We should think long and hard about how we spend our next tax dollars. I’m all for across the board cuts and instilling the ethos that if you want to spend more, there should be either a proposed tax increase somewhere….or offsetting cuts….but real ones, not ones that are only offered for rhetorical effect. AOC can’t be the future of the Democrat party because democratic socialism can’t be our future….it will only bring disappointment and hard economic times. We can’t afford to subsidize Ms. AOC’s misunderstanding of economics and human nature….

    https://www.nbcnews.com/think/opinion/bernie-sanders-wrong-democratic-socialism-sweden-everywhere-else-ncna1158636
    https://reason.com/2021/02/10/socialism-doesnt-work/

    AJ_Liberty (3cb02f)

  38. Nancy Pelosi can go f herself. Dissent is the highest form of patriotism. I think I learned that from a Democrat…

    Hoi Polloi (15cfac)

  39. And if I ruled the world, I would be sorely tempted to draft them for participation in my Antarctican nudist colony.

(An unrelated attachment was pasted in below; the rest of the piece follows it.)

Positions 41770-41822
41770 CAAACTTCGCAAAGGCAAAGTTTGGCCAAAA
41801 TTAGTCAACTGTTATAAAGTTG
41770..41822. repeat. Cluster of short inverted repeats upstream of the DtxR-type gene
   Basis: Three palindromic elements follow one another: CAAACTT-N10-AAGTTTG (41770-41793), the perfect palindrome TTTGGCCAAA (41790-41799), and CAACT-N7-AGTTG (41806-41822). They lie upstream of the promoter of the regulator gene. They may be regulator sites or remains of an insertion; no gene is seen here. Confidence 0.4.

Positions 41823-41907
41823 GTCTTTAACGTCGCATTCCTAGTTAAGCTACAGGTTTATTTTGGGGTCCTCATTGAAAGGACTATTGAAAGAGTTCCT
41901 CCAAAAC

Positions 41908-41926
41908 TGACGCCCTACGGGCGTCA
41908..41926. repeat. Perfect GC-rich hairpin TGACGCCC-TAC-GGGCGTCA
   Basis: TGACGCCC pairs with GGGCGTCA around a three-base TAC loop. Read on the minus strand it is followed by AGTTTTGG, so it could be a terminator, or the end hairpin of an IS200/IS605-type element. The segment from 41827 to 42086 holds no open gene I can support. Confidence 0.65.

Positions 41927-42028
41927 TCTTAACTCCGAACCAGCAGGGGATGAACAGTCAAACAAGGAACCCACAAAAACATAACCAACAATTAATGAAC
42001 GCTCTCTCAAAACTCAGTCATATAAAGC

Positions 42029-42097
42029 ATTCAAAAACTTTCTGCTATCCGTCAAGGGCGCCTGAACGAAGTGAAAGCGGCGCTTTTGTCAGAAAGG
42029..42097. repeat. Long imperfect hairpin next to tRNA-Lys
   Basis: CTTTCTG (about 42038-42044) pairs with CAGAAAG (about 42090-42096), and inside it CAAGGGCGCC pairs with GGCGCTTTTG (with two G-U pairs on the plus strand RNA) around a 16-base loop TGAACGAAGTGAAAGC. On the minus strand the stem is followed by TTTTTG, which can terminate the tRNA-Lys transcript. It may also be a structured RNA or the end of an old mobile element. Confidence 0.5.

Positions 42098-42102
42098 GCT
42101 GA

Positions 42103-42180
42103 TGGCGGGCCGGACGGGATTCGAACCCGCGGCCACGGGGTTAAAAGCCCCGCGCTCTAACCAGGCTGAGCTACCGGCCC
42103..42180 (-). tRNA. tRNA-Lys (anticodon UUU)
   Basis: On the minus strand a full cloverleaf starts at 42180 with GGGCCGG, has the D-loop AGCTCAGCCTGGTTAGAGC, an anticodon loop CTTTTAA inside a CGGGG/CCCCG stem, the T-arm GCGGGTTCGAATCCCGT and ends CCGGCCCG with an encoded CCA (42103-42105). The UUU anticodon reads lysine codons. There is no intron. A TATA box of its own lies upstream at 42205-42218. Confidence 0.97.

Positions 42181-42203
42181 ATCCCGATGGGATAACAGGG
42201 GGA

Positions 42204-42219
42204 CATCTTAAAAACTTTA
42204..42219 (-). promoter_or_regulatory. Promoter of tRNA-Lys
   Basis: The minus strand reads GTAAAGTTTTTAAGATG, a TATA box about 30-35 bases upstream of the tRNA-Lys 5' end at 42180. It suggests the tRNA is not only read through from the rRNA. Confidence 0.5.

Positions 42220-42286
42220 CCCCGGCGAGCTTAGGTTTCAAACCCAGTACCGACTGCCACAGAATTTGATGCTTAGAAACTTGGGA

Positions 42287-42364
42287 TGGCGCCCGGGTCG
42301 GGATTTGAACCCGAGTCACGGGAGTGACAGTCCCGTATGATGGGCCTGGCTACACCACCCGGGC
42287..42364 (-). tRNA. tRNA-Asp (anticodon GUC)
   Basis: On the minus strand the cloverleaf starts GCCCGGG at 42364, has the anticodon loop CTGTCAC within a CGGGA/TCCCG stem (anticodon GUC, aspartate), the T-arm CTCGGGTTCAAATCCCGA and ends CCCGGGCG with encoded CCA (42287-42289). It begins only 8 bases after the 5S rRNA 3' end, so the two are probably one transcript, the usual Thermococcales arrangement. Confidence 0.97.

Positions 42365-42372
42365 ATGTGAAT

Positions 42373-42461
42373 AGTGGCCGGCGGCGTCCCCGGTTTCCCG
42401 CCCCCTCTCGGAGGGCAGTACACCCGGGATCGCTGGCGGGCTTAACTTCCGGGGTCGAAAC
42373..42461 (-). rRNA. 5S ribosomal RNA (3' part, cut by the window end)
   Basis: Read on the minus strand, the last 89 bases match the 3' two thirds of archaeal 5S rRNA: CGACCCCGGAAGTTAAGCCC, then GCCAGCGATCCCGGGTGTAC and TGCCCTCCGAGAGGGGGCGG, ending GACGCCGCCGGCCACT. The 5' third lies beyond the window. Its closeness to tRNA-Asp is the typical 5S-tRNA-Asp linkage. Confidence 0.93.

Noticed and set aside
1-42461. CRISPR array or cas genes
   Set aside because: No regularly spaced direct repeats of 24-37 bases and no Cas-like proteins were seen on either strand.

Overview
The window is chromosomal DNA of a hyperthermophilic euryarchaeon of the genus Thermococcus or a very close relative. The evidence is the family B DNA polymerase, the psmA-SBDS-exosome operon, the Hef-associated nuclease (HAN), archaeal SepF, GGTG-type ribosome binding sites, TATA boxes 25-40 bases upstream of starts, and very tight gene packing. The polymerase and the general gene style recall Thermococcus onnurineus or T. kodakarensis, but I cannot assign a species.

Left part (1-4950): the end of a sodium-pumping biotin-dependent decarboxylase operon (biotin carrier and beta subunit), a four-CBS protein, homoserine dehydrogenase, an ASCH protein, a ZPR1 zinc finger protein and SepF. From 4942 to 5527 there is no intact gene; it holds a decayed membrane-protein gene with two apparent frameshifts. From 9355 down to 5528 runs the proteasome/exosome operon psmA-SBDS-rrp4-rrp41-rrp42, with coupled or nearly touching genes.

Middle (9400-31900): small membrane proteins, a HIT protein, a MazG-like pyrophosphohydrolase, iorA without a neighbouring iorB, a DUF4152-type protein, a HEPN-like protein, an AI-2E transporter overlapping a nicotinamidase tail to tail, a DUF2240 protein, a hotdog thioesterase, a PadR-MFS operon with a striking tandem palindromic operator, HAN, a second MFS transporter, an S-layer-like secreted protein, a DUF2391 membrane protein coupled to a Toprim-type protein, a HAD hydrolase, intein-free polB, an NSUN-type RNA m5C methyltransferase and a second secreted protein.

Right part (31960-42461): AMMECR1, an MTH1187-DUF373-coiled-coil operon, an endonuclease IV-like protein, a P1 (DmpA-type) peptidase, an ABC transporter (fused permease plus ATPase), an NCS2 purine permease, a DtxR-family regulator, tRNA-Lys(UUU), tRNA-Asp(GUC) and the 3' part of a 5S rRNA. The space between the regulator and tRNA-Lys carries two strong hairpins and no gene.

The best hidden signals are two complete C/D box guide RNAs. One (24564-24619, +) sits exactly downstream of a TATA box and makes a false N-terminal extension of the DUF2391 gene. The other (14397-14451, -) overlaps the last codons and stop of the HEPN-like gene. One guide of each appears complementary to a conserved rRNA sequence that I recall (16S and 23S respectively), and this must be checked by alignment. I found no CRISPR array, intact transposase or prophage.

Demosthenes (3fd56e) — 2/3/2022 @ 9:11 pm

    It’s always good to get a review of your views on free speech and due process and capital punishment.

    frosty (f27e97)

  40. Time (@4):

    I’ve brought up the classic case of “allowed misinformation” with the numerous “9/11 truther” type Facebook, Twitter and other social media pages, threads, etc. Just search YouTube for “9/11 Truth” and you can see it easily.

    The other problem is when Congress gets into the act and hauls Big Tech executives before committees to answer for information they allow (or have allowed). It smacks of coercion, using law, or the threat of new law, to get changes in content approval, and makes the “independent private business” argument about the 1st Amendment less credible. Similarly when administration officials “suggest” that certain opinions be removed from internet sites. These requests always seem to favor the policies of the party in power more than they address “misinformation” in general.

    Kevin M (38e250)

  41. Their billionaire donor class money is the only thing protecting the corporate democratic establishment from AOC and the democrats leftist base from taking over the party from them.